The provision of health services in the UK is a devolved issue. The contacts for Northern Ireland, Scotland and Wales are available from the following links:

Northern Ireland:

www.dhsspsni.gov.uk/index.htm

Scotland:

www.scotland.gov.uk/Topics/Health

Wales:

www.wales.gov.uk/topics/health?lang=en

The Government have supported the development of a range of specialist roles within nursing. It is for local NHS organisations with their knowledge of the health care needs of their local population to invest in training for specialist skills and to deploy specialist nurses. In this context, the Government recognise that more could be done by some local health care organisations to prioritise preventative care and better support children’s needs. Specialist nurses can play an important role in this which can both save the NHS money and, more importantly, provide better care for patients.

Patient Choice Schemes

Liz Kendall: To ask the Secretary of State for Health what proportion of NHS outpatient appointments were made through Choose and Book in each quarter of 2013-14 and to date in the first quarter of 2014-15. [202220]

Dr Poulter: Quarterly Choose and Book utilisation data are available for each month and each quarter of the 2013-14 financial year and are set out in the following table.

When reviewing the table, it is important to note that utilisation is calculated as the percentage of referrals made to first consultant-led out-patient services using the Choose and Book system, compared to the total number of referrals made to first out-patient services, as reported by provider organisations.

Each month this represents around 500,000 referrals being made from general practitioner (GP) practices to first consultant-led out-patient services through Choose and Book. Use of Choose and Book is, however, significantly greater than this with an additional 200,000 or so referrals per month being booked to other out-patient services, which include allied health professionals and GPs with special interests diagnostic and assessment services. These are not currently included as part of the utilisation figures as the denominator data are not currently reported at a national level.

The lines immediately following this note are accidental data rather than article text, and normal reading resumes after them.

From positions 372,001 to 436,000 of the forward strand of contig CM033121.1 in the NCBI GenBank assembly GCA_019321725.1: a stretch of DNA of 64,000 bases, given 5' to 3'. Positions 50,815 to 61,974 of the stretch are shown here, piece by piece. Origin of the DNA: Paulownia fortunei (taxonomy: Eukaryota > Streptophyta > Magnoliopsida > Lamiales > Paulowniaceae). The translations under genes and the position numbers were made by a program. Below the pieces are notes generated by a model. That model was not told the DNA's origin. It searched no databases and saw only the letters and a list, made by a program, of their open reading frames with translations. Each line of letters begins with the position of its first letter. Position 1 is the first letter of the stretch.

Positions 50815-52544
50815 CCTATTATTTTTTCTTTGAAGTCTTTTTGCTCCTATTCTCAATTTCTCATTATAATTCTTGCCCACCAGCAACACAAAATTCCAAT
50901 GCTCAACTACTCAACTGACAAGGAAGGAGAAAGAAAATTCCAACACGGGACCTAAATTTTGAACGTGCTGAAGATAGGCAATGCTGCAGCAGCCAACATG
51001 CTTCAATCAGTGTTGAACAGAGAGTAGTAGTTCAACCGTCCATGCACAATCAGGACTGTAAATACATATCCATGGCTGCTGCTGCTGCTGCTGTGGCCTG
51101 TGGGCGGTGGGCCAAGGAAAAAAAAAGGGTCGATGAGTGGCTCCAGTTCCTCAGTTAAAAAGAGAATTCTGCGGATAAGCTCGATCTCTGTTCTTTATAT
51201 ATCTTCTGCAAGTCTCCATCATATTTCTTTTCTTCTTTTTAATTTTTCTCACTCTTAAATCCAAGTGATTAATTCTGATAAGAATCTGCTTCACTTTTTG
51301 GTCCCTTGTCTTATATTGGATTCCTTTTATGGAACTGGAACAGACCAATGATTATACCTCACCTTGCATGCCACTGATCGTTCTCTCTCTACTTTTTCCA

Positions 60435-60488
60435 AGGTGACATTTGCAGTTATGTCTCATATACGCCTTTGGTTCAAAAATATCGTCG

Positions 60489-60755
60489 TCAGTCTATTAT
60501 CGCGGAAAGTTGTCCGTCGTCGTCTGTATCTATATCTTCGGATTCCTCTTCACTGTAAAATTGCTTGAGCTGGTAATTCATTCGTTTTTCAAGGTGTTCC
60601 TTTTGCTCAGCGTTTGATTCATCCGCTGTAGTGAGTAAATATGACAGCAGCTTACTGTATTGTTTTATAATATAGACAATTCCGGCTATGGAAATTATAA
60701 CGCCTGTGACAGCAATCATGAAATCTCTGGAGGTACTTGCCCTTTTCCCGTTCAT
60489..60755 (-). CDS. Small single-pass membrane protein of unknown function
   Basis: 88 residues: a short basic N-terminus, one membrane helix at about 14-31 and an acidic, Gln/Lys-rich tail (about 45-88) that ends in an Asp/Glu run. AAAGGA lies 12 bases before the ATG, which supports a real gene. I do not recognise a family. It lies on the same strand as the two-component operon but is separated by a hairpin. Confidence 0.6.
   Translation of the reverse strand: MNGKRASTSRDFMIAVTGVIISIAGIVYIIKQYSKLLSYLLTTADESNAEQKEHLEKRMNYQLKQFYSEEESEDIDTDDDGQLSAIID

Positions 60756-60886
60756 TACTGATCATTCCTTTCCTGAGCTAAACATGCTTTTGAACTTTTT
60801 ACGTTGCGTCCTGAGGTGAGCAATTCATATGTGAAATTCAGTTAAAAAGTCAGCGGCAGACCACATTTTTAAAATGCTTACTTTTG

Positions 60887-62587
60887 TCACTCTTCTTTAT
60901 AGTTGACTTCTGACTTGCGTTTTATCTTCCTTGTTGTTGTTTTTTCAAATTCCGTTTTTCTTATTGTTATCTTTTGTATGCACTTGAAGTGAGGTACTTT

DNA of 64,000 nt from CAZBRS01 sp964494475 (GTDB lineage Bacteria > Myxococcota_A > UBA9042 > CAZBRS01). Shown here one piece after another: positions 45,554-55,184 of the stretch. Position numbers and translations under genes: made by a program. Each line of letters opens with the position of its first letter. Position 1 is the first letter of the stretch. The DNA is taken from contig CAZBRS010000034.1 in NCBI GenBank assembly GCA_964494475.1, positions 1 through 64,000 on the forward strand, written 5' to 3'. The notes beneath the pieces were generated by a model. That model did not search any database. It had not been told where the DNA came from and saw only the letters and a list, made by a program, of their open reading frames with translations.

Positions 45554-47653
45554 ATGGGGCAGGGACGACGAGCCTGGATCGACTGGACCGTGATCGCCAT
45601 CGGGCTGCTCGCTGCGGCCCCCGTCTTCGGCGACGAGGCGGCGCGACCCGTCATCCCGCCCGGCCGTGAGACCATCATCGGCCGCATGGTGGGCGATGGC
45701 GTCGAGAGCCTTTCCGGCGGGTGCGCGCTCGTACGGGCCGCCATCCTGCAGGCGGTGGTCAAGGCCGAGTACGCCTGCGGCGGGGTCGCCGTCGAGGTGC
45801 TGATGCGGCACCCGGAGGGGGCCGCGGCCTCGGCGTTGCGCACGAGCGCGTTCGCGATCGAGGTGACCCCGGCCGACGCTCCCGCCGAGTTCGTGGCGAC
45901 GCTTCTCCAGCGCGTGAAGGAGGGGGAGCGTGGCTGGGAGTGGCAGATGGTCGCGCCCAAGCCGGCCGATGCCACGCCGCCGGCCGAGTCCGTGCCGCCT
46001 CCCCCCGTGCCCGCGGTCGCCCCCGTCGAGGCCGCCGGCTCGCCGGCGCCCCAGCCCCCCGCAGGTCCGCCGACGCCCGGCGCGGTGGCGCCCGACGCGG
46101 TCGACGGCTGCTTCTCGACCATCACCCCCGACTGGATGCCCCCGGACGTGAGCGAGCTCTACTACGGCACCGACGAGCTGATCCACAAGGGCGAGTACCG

30 Jun 2014 : Column 499W

Utilisation breakdown—monthly and quarterly for 2013-14 financial year
 Percentage of NHS first out-patient appointments made through Choose and BookAverage quarterly (%)

2013

  

April

52

52

May

52

 

June

52

 
   

July

52

53

August

53

 

September

53

 
   

October

53

52

November

52

 

December

51

 
   

2014

  

January

54

Unavailable at present

February

52

 

March

Data not validated

 

Data for the first quarter of 2014-15 are currently being validated by the Health and Social Care Information Centre. It is expected that this information will be available in July 2014.

Patients

Sir Nicholas Soames: To ask the Secretary of State for Health how many patients were seen by (a) general practitioners and (b) accident and emergency staff in each of the last 15 years for which figures are available. [201963]

Jane Ellison: Information about numbers of patients seen by general practitioners (GPs) is available in Trends in Consultation Rates in General Practice 1995-2009. This report estimates the number of consultations by GPs, nurses and other primary care clinicians in England using statistical techniques based on a sample. Consultations include visits to surgery, telephone consultations, home visits and consultations at other locations. Information is not available for years after 2008.